Tish’ah Be’av—a Really Bad Day for the Jewish People

Next time you’re having a bad day think of what happened on the ninth day of Av on the Jewish calendar.

On that day  the  Babylonian Talmud lists no less than five tragedies that occurred on Tisha  B’Av throughout history, noted Wayne Stiles in the Jerusalem Post : Five calamities happened to our ancestors on . . . the 9th of Ab: . . . it was decreed that our ancestors should not enter the Holy Land; on that day the first and second Temples were destroyed, the city of Bethar was taken, and the site (of Jerusalem) was ploughed up (like a field).” (Babylonian Talmud, Book 4).

Since the Babylonian Talmud was written Jewish historians have noted other tragedies that have befallen the Jewish people on (or near) that date. For example, as posted on Original Jewish, in 1290 King Edward I signed the edict compelling his Jewish subjects to leave in England. The expulsion from Spain occurred on the same day in 1492. So did the outbreak of World War I, a prelude to World War II and the savage murder of six million Jews and the near destruction of Jewish culture in Europe. This year Tish’ah Be’av, commemorated as a fast day, falls on July 16.

Simon’s Bad Day is a story I wrote as the lay leader of Temple Reyim’s children’s services and needed to explain this observance in a way children could understand.

You can find more stories for children, teens, and young adults on JewishFamilyStories.com. And please watch this blog for news about and more excerpts from my upcoming novel for Jewish young adults, The Uncertain Art of Hooking Up, as well as more stories like Simon’s Bad Day. Also, feel welcome to check out my paperback book for Jewish children: Miracles–stories for Jewish children and their families. (All the stories are available for online at http://www.jewishfamilystories.com/.)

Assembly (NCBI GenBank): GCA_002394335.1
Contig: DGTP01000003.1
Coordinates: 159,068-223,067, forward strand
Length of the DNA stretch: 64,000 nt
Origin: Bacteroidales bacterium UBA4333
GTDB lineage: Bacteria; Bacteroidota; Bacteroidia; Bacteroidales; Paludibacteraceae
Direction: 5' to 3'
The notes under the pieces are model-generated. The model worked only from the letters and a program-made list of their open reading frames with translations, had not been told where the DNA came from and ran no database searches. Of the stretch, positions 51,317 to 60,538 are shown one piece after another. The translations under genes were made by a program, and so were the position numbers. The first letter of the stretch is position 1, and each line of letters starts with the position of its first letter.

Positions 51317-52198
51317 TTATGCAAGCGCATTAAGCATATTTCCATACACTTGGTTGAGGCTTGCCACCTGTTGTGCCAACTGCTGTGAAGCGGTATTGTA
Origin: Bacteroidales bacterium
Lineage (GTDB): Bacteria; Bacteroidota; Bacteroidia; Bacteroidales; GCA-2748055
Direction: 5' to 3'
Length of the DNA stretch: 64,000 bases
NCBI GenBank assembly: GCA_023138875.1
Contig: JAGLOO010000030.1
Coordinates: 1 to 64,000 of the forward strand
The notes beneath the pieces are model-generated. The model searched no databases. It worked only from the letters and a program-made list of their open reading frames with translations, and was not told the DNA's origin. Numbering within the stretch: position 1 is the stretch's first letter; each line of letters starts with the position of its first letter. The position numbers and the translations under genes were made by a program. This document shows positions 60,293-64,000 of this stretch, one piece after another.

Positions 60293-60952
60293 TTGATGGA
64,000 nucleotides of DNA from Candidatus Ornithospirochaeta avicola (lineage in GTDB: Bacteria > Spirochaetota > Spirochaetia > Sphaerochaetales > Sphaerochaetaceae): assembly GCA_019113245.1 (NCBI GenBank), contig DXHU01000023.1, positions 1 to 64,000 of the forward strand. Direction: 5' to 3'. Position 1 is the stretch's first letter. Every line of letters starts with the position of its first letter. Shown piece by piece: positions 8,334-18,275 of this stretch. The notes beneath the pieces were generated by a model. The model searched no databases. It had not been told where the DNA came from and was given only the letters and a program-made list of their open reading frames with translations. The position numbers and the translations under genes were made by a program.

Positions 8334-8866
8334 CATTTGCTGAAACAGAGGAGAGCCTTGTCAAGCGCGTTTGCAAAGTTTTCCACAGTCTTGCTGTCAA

You also can follow this blog, American Jew, on Twitter, @storyauthor1225.


Jerusalem—Undivided Capital of Israel

Why should the title of this post be controversial?  The Jews have inhabited Jerusalem since before the time of King David. The haftorah I read at my bar mitzvah told the story of King David bringing the Torah to Jerusalem for the first time and dancing nearly naked in the streets with it as the young women cheered him on. His wife, the daughter of King Saul, was none too pleased.

And the centerpiece of Jerusalem is the Kotel, the western wall of the ancient Temple’s foundation. You can visit the Kotel 24×7 through the power of a webcam. The one I prefer is here; this should come up to the live view. If not, just click live view. The webcam is maintained by Aish.com

Encounter at the Kotel is a story I wrote for teens.  It is an excerpt from my upcoming book for teens, The Uncertain Art of Hooking Up.  Feel welcome to circulate the link and please spread the word of this upcoming book and this blog.

In subsequent posts I will tell you more about The Uncertain Art of Hooking Up. It is a love story about a secular Jewish high school basketball player who meets a beautiful strictly Orthodox girl. I wrote this book because I have daughters and grew concerned when I heard among them and their friends terms like hooking up getting freely tossed about.

Please follow my blog, American Jew, that focuses on Jewish continuity through storytelling; Twitter @storyauthor1225